Today, five days into my new life in Brazil, I got pissed for the first time since I arrived. It was at the gym and it involved a cultural and linguistic misunderstanding. As my Portuguese leaves much to be desired, I was reminded of this short essay I wrote, almost four years ago to the day, while living in Barranquilla, so I thought I'd share. Careful...there's cussin.


When living in a country where the language is not one you were taught as a child, often there are no words. Literally.

So I'm grocery shopping the other day when I come out of the store with my food in a cart pushed by a teenage bag boy. We walk out into the very narrow parking area to get a cab to run me and all my crap the four blocks that i had just walked from my house to the grocery store.

Well, the width of the parking area is a serious issue because a woman was parked in her minivan, emergency lights flashing, reading a magazine, basically blocking any car from passing to her left, but also blocking my grocery basket from passing to her right.

All we needed was one inch of space. A pulgada.

The bag boy taps on her window and asks her to move up a little, as does the taxista. She’s like, I'm waiting on this parking space, pointing to the car next to the cab.

"Disculpa," the taxista says, apologizing for his error. I'm like, "No, no disculpa. She thinks the whole world has to wait for her. Other people have things to do today and all she has to do today is shop (I was 99% sure of that, given what I’m learning about the culture). I gotta get to work," I say. She hears me, which is good, ordinarily.

So the other car pulls out, she pulls up, and we start loading the cab with my groceries (well, the bag boy and the taxista do can pay people to do everything here). Then, and I got myself into this, she gets out of her car and starts talking, without looking me in the eye, "Lo que es aracataca. Aracataca bucaramanga bucaramanga barranquilla mompós.”

See, this is what happens to me when I'm annoyed or pissed. All the Spanish goes out the window and I end up having a thousand things to say in English and two words of Spanish.

Whatever she said, the bag boy and the taxista look at me for a retort, and all I can get out is, "I don’t know what the fuck she just said so lets just get this shit packed and get out of here" in English. Not having the time to engage in a lengthy confrontation with ol girl, nor trying to sound like a damn gringo who barely knows the language, I then say to their blank faces (in Spanish) that my Spanish isn’t good when I'm mad and I have to get to work. So much for going native.

(It's important to note here that I'm pissed a) because I would have won the argument and b) instead, I came off looking like a blithering idiot).

Later in the cab, when I'm calm, I say in Spanish, "All the she had to do was move up a fucking inch. She's a gotdamn sociopath, blocking the whole damn driveway when, if she knew the dimensions of her vehicle and how to drive the bitch, everybody could get to where they had to go." The taxista agrees with me, saying "Cali cali bogotá. Bucaramanga mompós."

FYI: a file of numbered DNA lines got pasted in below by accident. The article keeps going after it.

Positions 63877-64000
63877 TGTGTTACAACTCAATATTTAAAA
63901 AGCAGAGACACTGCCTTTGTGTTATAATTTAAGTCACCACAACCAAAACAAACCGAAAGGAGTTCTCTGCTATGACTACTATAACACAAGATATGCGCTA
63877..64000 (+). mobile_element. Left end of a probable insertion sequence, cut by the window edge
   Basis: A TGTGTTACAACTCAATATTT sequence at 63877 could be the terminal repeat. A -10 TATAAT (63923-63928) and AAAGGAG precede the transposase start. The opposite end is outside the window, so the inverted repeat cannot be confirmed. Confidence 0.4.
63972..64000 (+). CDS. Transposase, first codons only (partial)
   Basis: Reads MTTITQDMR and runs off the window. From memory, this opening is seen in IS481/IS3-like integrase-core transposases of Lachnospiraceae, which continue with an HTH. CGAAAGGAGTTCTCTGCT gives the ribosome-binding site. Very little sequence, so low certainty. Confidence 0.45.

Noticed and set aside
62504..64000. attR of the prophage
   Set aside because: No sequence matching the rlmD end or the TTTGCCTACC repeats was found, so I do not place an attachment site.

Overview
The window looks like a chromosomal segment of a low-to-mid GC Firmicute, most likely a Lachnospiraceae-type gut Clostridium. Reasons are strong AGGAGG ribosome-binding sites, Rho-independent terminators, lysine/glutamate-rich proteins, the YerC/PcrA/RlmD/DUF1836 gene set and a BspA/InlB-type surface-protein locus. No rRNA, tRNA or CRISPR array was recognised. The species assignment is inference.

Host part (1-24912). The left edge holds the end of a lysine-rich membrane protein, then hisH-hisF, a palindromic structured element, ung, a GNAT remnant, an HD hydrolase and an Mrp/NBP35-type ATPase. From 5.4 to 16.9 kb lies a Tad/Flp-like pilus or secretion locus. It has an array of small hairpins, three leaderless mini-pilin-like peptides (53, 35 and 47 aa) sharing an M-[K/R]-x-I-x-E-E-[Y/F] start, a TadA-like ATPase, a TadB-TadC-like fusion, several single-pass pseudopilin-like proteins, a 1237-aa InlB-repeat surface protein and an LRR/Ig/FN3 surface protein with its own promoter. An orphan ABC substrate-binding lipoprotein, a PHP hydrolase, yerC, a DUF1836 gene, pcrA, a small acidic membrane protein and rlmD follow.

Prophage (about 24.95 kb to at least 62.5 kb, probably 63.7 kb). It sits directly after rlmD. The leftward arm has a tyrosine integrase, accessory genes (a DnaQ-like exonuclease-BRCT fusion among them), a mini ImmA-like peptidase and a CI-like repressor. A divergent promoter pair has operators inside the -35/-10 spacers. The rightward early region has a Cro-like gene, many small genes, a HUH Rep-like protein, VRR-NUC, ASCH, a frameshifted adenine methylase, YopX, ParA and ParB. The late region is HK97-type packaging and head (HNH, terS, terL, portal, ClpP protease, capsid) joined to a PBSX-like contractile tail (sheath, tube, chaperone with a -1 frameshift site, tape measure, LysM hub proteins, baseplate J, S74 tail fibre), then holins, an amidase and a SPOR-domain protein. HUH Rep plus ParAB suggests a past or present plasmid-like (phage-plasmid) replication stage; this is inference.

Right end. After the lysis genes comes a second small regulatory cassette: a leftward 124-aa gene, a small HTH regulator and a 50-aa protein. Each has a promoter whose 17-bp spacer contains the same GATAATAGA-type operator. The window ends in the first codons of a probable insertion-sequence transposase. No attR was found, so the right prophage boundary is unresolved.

I think I might be hard of hearing. Either that, or these fools ain't speakin' Spanish.

See, this is the thing. I've been blessed/cursed with the ability to mimic sounds almost perfectly. My French accent is so good, when i say "Pardon, parlez-vous anglais?," people ask me what for? (I guess that's what they say...they don’t say yes or no, so i assume that they assume i speak good French). I picked up the Dominican accent of Spanish so well during my time there, that people called me a liar to my face when i said i wasn't Dominican (more on that later) despite glaring grammatical and vocabulary mistakes. All that mattered was my ability to roll my r’s in words like ferrocarrrrrrrril and puerrrrrta and RRRRRRRRRRRRRepública Dominicana, whereas all the other Americans still said stuff like car-row.

So when I start speaking, my great accent is coupled with a decent vocabulary and a functional grammatical structure which indicates initially that I'm a native speaker. My "local" appearance also helps. But then, a few sentences later, folks start thinking, this muhfucka ain't from roun' heah. Hmmmm.

Well, when I'm angry about something, I really do lose it. It's like a foreign person in the U.S. who can hardly get a complete sentence together when she's short-changed a dollar at the grocery store. She might really need that dollar and she knows the cashier did the shit on purpose, so she's hot, all the while thinking, "Beeyotch, if we was back in China and you tried that shit, my posse woulda strung you up from a tree and slit you from guzzle to gut, then boiled the entrails and fed em to the pigs." But all the frazzled pobrecita can get out is a feeble, "" Cuz when you upset, you ain’t got time for all that thinking and translating foolishness.

So next time I see ol' girl in the parking lot, I'll just break out into a refrain of "Move bitch, get out the way."

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Monday, March 8, 2010

Photo Essay: Crossing the Amazon by Air


A work of art.

Yes, the current local time was indeed 5:34AM.

Dawn in Dade County.

Fatigue setting in.

Uma garotinha...awwwwww.

Ole Man River.

The Mis'sippi ain't got nuthin on this.

Not exactly ATL.

The river runs through it (the dark water on the left is from a separate tributary that merges with the Amazon at Manaus).




Thunderous dusk over the capital (yes, it took that long to get there).

Arriving at BSB.

Can't get any more Brazilian than that.

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Friday, March 5, 2010